Money: Time to take a plunge into the stock market

In the last in our series of articles by a novice investor, Margaret St John assesses the financial advice available
I HAVE made my mind up. I am taking the plunge. With my pounds 2,000, I hope slowly to build a small portfolio of stocks. I have chosen two companies that I want to invest in, and I'm keen to get going.

What services are available for what is politely known as "the small investor"?

My first stop was my bank, where I have held my account for 13 years. Barclays runs a share-dealing operation offering various levels of service. It produces a snappy little booklet which explains everything and gives a table of charges. You don't have to have an account with Barclays, although it simplifies matters if you do, as dealing is mostly done by telephone.

I then popped into NatWest. Did I have an account with them? No, but my husband did; I was picking up some information for him. "Well, all right," said the sales representative, "but we normally give this information only to account holders." The booklet wasn't available but they gave me a photocopied sheet with the prices.

Abbey National also runs a telephone service and produces a readily available and easy-to-understand brochure. You do not need an account there to benefit from the service but, again, it makes life easier if you have one. Both the Abbey National and the Barclays booklet take the precaution of warning novice investors like me that share values can go down as well as up. They also both state clearly that the basic share-dealing service does not offer any advice to clients.

So how would the share-dealing services work for me and, more important, how much would they cost?

As I have only pounds 2,000 to invest, I need the best deal around. Barclays would charge me 1.5 per cent on the first pounds 5,000, with a minimum pounds 17.50 charge. The small investor has to be very careful with the charges as they are charged on each transaction.

For example, if I want to buy a small number of shares worth pounds 500, I still pay the same pounds 17.50 charge as when I buy pounds 1,500 worth - in the same telephone call.

There is no way around this, which makes dealing in small figures very pricey.

There would be the same minimum charges of pounds 17.50 if and when I sold the shares. Even if you are selling different sets of shares in the same company there are separate minimum charges on each set, which I think is a bit mean.

There is also 0.5 per cent stamp duty on all transactions, making an additional pounds 10 on my pounds 2,000. So there is a minimum pounds 45 (including selling- costs) to consider before I make a penny on any transaction. As the shares I have spotted are only creeping upwards, I need to be prepared to invest for the long term.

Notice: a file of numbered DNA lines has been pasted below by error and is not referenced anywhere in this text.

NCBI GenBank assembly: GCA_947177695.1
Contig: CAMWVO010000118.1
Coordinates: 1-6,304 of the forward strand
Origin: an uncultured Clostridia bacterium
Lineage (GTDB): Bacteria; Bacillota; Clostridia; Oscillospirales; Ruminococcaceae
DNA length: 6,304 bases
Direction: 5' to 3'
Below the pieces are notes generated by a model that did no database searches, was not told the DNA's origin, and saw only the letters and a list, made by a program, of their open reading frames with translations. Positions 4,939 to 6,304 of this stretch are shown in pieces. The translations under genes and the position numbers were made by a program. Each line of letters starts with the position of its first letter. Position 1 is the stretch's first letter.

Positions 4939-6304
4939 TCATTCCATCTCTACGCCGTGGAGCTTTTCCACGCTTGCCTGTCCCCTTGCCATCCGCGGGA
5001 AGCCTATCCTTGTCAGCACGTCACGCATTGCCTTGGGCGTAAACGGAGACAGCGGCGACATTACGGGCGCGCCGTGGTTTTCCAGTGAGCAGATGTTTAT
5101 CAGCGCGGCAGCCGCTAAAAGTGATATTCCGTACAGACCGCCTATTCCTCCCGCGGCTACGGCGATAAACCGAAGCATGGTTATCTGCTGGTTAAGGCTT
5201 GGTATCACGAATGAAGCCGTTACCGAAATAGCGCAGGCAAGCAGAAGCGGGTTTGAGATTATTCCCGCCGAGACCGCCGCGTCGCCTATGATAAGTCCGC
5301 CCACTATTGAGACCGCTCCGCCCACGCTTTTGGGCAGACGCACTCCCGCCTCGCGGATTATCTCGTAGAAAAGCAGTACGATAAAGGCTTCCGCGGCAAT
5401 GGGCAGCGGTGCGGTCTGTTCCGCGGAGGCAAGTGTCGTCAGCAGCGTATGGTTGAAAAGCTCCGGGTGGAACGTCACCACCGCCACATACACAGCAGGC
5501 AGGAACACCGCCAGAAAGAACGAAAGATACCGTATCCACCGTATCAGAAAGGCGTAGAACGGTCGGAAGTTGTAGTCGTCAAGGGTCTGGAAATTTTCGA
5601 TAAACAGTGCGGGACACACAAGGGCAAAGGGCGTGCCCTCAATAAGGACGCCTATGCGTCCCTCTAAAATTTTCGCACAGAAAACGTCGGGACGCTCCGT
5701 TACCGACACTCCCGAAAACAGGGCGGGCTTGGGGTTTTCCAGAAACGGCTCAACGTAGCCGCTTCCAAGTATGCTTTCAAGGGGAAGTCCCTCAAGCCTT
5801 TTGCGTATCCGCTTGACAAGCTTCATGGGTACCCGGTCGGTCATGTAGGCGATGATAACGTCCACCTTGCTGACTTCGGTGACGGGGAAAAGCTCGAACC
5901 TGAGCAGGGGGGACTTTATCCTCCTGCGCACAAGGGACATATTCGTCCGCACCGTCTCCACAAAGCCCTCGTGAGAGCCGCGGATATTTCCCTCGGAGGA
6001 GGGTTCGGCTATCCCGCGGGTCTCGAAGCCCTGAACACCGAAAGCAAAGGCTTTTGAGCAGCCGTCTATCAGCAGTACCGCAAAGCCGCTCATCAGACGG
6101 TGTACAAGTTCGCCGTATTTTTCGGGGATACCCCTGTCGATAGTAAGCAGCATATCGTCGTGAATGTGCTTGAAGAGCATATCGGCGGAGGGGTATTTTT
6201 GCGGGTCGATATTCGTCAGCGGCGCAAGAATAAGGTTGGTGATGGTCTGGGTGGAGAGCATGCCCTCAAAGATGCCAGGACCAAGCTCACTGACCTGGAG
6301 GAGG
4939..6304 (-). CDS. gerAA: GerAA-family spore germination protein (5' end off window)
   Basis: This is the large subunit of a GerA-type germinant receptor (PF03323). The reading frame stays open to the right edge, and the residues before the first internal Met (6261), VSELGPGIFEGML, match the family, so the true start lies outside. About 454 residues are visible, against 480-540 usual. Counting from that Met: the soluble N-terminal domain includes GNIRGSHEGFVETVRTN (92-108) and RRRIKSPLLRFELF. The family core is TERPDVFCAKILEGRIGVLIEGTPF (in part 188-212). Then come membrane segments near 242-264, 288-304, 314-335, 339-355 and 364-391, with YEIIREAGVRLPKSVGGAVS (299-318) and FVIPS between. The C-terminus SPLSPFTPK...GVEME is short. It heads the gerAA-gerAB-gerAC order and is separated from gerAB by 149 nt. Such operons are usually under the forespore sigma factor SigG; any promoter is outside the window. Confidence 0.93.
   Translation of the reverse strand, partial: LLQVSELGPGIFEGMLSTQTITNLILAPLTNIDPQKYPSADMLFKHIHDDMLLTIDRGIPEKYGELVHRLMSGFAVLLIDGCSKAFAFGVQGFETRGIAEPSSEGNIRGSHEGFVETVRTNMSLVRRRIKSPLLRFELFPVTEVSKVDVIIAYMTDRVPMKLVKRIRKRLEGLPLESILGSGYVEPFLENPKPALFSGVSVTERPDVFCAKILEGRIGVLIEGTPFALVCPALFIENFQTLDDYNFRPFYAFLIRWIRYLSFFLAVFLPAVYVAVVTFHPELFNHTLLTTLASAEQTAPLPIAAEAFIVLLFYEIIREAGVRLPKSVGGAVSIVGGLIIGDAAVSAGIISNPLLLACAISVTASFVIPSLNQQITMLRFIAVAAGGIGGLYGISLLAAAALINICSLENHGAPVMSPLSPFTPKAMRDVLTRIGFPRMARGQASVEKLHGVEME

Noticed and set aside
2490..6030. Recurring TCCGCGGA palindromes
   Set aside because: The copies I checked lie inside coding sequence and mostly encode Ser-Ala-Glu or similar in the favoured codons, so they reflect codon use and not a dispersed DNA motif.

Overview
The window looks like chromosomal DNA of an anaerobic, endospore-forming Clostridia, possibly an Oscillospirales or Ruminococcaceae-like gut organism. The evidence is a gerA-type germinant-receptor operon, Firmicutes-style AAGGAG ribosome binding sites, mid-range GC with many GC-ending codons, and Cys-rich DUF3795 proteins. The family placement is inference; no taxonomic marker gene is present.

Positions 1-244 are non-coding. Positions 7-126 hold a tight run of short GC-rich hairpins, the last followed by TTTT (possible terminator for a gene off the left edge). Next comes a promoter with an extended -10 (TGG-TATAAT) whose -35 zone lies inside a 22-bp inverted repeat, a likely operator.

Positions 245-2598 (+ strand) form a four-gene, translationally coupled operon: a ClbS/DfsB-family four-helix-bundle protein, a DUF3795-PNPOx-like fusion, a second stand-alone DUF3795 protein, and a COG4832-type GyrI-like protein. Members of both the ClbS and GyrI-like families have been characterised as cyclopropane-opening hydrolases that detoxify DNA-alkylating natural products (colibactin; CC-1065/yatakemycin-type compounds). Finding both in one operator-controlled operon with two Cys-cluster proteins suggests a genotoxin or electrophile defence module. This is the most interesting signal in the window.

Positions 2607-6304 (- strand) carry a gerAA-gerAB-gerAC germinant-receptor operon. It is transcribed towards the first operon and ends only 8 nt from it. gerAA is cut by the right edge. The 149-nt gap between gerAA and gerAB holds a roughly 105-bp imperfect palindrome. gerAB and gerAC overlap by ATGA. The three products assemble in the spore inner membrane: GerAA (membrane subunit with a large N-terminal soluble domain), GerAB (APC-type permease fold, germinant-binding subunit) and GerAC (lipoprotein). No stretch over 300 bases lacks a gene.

NatWest would also charge 1.5 per cent on the first pounds 5,000, but its minimum charge was pounds 20, making it slightly more expensive to deal with. Abbey National charges 1.65 per cent for the first pounds 2,500 and its minimum charge is a beastly pounds 24.50. But for the next pounds 2,500 charges drop to 1.25 per cent (with the same minimum charge).

Abbey's charges for amounts between pounds 5 and pounds 10,000 were a very competitive 0.15 per cent of value, compared to between 1.5 per cent and 0.5 per cent (sliding scale) at NatWest and 0.85 per cent at Barclays. For amounts less than pounds 5,000 Barclays gave the best deal, but for amounts more than pounds 5,000 Abbey National offered a better rate.

You need to be careful of all the documentation because there are nasty charges of at least pounds 10 for reproducing share certificates. If you lose your Abbey National share certificate, there is a whopping pounds 25 charge for the completion of a form of indemnity and undertaking, which permits you to sell your shares in the future.

If and when I make some money, I may look into some of the extra services that the bank and building societies offer which would make life easier, though pricier. You can pay for advice on shares as well as extra help with paperwork facilitating filling in your tax return. Some of these services charge a quarterly fee as well as the transaction charges.

The dream of having my own private broker is a long way off, because experts politely suggest that I need a portfolio of at least pounds 20,000. They warn investors to use their broker as a service, and not to phone for "a chat". A good broker, they tell me, will contact me if something "interesting" comes up. Another way of adding to your knowledge as you gain experience is to use (or buy) a computer and get more information from the Internet.

As I am not a share tipster, I shall not reveal the names of the two companies I want to invest in, but I shall let you know how I get on. Wish me luck.